Planning your roadmap for the next 12—18 can be too far ahead to be realistic. In today’s competitive market, things change so fast. Not only is it challenging, but it could create additional risk. You could very well end up building features you don’t need in 18 as it’s hard to forecast that far out.
When you’re focusing on the short-term, you might consider building a rolling roadmap — meaning you continuously manage and update it.
For example, say you planned a new roadmap for January through June. Once your team has gotten through the January section of the roadmap, add a July section. Just keep going. The rolling roadmap is something that John Cutler, a Product Evangelist at Amplitude, advocates:
Now you might be thinking, “How do you convey your long-term product vision with this kind of setup? If you choose this method, there are still ways to communicate your vision. It may be through company presentations or even adding a “long-term” section to your roadmap.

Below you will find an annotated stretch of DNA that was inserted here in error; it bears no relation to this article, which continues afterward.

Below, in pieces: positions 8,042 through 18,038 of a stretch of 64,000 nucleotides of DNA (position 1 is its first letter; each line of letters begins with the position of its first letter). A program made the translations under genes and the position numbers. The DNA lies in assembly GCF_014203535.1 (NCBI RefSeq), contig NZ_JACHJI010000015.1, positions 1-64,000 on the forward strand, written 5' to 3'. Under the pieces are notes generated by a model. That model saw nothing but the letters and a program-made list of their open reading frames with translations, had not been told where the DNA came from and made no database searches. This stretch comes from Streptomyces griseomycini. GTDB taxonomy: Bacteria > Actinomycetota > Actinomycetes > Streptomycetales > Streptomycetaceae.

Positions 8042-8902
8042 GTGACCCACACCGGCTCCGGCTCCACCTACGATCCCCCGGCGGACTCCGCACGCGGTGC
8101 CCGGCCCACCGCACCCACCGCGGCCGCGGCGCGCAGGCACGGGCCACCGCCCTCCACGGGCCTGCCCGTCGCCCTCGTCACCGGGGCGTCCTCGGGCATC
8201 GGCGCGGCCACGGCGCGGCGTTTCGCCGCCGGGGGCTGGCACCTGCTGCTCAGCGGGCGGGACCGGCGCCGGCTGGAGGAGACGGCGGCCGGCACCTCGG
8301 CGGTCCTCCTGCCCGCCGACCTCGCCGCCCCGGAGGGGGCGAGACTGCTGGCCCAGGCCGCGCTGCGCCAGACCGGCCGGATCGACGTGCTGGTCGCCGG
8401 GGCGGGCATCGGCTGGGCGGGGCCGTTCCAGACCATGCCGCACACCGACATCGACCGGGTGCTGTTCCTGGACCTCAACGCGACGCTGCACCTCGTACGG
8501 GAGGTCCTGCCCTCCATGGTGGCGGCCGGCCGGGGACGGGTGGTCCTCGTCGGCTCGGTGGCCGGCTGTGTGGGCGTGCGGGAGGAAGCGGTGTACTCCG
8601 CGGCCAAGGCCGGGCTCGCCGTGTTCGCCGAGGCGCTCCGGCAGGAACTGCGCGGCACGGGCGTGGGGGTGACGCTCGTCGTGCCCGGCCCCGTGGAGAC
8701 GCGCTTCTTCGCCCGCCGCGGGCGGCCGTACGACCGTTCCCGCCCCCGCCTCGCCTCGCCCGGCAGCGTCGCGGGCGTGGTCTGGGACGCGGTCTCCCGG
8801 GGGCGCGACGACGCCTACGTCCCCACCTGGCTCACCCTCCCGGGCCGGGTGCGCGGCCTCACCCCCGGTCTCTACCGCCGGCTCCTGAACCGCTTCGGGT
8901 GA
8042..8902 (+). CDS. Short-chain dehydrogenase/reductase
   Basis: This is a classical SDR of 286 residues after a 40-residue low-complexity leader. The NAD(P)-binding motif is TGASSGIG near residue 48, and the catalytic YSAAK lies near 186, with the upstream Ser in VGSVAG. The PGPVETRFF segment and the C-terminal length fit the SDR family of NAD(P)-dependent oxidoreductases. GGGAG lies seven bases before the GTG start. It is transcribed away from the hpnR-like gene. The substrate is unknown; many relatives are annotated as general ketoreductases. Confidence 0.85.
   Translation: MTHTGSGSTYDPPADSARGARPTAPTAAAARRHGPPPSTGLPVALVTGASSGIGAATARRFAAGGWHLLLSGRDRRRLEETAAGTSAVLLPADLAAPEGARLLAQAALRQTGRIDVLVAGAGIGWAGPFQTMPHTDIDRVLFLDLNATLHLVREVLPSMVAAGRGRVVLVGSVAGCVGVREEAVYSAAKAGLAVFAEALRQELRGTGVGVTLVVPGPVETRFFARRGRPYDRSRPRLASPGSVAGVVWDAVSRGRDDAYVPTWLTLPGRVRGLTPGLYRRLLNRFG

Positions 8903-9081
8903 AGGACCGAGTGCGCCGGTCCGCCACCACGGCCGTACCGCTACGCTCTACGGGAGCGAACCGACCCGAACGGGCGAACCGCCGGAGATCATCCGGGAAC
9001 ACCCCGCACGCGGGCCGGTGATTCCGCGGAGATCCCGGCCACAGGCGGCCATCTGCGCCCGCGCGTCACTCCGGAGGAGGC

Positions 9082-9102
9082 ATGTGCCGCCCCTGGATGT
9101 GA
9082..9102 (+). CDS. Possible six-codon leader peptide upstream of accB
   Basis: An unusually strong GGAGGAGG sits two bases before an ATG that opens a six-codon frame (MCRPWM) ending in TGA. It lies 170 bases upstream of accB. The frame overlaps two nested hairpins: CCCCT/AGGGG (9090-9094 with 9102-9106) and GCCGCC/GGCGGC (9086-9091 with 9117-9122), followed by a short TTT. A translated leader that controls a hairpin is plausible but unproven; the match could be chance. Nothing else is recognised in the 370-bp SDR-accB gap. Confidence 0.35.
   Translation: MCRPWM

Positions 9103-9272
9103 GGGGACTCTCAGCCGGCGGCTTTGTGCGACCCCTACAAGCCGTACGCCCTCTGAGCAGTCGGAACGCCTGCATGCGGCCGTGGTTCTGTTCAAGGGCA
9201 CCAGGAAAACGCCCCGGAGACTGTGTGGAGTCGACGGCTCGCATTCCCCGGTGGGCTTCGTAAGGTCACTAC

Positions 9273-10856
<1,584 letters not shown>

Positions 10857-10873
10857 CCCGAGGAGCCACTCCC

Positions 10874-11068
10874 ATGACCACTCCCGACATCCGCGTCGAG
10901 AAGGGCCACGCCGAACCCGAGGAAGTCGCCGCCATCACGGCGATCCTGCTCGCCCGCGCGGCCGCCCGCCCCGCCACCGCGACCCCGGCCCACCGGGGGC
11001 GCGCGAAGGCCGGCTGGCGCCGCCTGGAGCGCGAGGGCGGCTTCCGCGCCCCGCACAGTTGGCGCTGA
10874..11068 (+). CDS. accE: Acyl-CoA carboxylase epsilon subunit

What’s the point of your product? It’s to help your customers do something. Without your customers, your product is useless. If you want to break free from your handcuffs, you need to make sure your roadmap is entirely customer-focused.
By tying items on the roadmap to customer insights and feedback, you can simultaneously add credibility and flexibility to your roadmap.
You add credibility by having an answer ready when someone asks, “why are we doing Feature X instead of Feature Y now?” You can point directly to the feedback to explain the prioritization. Without this data, the ‘loudest voice in the room’ may make these decisions. Unfortunately, this may deviate from the customer needs creating unhappy customers and underwhelmed stakeholders.